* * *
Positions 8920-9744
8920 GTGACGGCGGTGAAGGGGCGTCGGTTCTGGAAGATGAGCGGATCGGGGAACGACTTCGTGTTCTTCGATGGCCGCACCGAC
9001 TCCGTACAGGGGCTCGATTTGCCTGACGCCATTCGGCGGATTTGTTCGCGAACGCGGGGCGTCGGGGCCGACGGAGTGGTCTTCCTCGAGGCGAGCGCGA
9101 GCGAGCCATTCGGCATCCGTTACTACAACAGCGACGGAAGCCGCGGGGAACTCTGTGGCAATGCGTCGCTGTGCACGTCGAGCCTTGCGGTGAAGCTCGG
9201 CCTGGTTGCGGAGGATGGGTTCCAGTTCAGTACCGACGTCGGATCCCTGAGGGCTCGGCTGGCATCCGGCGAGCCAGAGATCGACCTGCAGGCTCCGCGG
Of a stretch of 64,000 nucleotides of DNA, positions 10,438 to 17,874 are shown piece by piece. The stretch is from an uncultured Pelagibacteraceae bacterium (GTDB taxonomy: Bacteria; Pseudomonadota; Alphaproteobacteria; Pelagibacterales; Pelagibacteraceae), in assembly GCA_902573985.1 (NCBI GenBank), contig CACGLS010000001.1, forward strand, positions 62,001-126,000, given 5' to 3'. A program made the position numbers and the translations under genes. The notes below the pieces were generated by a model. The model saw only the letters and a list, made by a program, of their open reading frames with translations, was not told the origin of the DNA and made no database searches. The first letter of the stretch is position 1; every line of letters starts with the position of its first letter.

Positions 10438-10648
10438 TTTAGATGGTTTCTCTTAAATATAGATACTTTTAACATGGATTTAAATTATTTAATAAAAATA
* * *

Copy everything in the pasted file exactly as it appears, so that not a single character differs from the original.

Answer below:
Positions 8920-9744
8920 GTGACGGCGGTGAAGGGGCGTCGGTTCTGGAAGATGAGCGGATCGGGGAACGACTTCGTGTTCTTCGATGGCCGCACCGAC
9001 TCCGTACAGGGGCTCGATTTGCCTGACGCCATTCGGCGGATTTGTTCGCGAACGCGGGGCGTCGGGGCCGACGGAGTGGTCTTCCTCGAGGCGAGCGCGA
9101 GCGAGCCATTCGGCATCCGTTACTACAACAGCGACGGAAGCCGCGGGGAACTCTGTGGCAATGCGTCGCTGTGCACGTCGAGCCTTGCGGTGAAGCTCGG
9201 CCTGGTTGCGGAGGATGGGTTCCAGTTCAGTACCGACGTCGGATCCCTGAGGGCTCGGCTGGCATCCGGCGAGCCAGAGATCGACCTGCAGGCTCCGCGG
Of a stretch of 64,000 nucleotides of DNA, positions 10,438 to 17,874 are shown piece by piece. The stretch is from an uncultured Pelagibacteraceae bacterium (GTDB taxonomy: Bacteria; Pseudomonadota; Alphaproteobacteria; Pelagibacterales; Pelagibacteraceae), in assembly GCA_902573985.1 (NCBI GenBank), contig CACGLS010000001.1, forward strand, positions 62,001-126,000, given 5' to 3'. A program made the position numbers and the translations under genes. The notes below the pieces were generated by a model. The model saw only the letters and a list, made by a program, of their open reading frames with translations, was not told the origin of the DNA and made no database searches. The first letter of the stretch is position 1; every line of letters starts with the position of its first letter.

Positions 10438-10648
10438 TTTAGATGGTTTCTCTTAAATATAGATACTTTTAACATGGATTTAAATTATTTAATAAAAATA